2. Acquire Funding: Running for a position in politics is also a money game. Printing campaign posters, hosting charitable events, paying your campaign staff and a laundry list of other costs add up to a hefty bill just to run for a position, let alone hold one.

It is also important to have a steady job before running for office. This allows you to then have some money in the bank and establish resources or even potential voters. U.S. news stated that, “Running for office is a job in itself that no one will pay you for.”

Having friends and business connections is another important part of running for office. Connections with prominent people will allow your campaign to rise in popularity.

Be cautious of how much you spend on your campaign – you want to be able to survive afterward if you don’t end up winning.

3. Be Friendly: When they step in the polling booth, most voters do not actually know exactly which candidate stands for what issues. However, they will remember a candidate’s behavior and whether or not he or she was rude during an interview.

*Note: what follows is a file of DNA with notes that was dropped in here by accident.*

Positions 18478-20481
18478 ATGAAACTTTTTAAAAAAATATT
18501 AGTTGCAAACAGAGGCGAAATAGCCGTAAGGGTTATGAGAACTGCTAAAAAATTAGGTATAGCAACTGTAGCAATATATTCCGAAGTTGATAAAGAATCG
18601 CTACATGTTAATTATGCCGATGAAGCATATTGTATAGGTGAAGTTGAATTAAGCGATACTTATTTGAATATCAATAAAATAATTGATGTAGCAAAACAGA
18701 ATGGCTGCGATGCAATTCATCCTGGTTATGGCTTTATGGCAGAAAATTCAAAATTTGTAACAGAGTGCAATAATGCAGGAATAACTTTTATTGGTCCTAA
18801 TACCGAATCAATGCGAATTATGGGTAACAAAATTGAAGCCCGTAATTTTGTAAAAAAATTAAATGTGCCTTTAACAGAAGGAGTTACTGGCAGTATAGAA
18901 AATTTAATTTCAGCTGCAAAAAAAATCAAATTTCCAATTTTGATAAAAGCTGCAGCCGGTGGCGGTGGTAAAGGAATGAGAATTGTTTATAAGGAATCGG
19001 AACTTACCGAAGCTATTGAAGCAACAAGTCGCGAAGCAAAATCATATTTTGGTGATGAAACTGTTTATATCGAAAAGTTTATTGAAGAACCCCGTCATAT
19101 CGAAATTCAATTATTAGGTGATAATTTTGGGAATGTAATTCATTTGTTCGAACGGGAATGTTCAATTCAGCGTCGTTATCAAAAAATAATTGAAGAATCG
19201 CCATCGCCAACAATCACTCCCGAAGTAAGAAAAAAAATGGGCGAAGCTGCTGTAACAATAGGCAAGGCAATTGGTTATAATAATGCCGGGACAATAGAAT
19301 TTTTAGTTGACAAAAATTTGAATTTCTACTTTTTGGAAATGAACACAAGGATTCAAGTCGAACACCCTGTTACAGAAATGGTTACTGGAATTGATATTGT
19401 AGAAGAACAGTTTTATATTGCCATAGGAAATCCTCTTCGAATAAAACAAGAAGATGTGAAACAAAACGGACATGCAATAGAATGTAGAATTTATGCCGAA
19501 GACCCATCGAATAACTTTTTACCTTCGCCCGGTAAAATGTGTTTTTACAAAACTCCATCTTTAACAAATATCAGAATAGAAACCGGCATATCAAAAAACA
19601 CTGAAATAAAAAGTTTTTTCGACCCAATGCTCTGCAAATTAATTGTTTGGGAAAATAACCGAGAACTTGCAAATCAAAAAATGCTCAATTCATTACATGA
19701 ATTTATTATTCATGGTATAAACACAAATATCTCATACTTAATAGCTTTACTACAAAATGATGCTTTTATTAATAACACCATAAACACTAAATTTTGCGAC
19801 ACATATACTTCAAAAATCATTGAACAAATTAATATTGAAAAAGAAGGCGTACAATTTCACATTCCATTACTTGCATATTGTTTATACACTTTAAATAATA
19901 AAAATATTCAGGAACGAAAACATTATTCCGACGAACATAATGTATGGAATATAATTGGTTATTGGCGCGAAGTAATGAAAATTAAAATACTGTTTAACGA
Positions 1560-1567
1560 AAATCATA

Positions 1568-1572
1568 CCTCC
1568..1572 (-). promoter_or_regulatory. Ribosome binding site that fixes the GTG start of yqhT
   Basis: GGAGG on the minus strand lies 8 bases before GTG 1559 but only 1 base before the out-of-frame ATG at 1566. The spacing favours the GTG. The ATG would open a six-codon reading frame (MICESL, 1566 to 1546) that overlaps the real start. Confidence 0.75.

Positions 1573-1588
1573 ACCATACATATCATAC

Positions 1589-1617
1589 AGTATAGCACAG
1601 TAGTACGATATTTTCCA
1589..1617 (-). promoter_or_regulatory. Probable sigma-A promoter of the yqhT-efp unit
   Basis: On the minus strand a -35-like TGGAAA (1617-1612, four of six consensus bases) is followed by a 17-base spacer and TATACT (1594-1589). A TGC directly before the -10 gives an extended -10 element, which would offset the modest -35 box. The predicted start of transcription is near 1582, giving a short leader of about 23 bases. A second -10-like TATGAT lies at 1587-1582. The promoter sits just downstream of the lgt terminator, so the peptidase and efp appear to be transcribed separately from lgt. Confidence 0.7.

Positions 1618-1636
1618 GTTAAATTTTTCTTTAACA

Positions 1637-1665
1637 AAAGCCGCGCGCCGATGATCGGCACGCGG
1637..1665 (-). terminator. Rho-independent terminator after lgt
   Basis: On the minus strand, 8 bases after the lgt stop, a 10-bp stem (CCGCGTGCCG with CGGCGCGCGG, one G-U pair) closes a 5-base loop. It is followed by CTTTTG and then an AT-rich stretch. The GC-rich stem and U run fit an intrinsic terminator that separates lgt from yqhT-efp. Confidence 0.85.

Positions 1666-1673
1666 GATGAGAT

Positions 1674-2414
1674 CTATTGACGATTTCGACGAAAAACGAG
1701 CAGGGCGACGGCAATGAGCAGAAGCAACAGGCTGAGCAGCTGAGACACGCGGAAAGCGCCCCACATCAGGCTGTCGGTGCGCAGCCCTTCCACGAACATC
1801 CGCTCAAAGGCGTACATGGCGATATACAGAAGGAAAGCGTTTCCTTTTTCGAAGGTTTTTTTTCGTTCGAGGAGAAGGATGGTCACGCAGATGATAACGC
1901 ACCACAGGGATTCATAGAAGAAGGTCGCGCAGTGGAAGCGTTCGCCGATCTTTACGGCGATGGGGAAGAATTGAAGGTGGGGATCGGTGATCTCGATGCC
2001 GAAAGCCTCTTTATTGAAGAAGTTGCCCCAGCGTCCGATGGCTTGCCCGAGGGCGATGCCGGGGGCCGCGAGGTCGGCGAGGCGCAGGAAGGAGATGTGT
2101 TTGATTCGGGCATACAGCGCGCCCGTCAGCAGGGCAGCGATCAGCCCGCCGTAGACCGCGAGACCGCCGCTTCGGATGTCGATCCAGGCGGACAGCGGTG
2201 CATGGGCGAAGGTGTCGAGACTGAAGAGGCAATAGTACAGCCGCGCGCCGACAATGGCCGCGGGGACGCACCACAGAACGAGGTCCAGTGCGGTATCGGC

Cordiality and humbleness are a couple of key characteristics that attract voters. Making connections with voters so that they remember you and what you stand for could be the deciding factor between you and a competent running mate.

4. Don’t Let Your Feelings Get Hurt: Politics can be a harsh field that few thrive in. There will be hard times throughout your campaign, but knowing that you could help the lives of thousands of people is a great reward to the hardships you endure as a hopeful politician.

These may sound like some harsh pieces of advice on how to become a politician, but it is only because the politician’s role is a very important one in the United States. These people make, enforce and interpret the laws.

No matter the obstacles, if becoming a politician is your life’s goal then do not let these words, or others, deter you from becoming the next President of the United States (or a Superintendent of Schools, if that is what you so desire). Instead, use them as warnings to avoid road blocks on your journey to political change.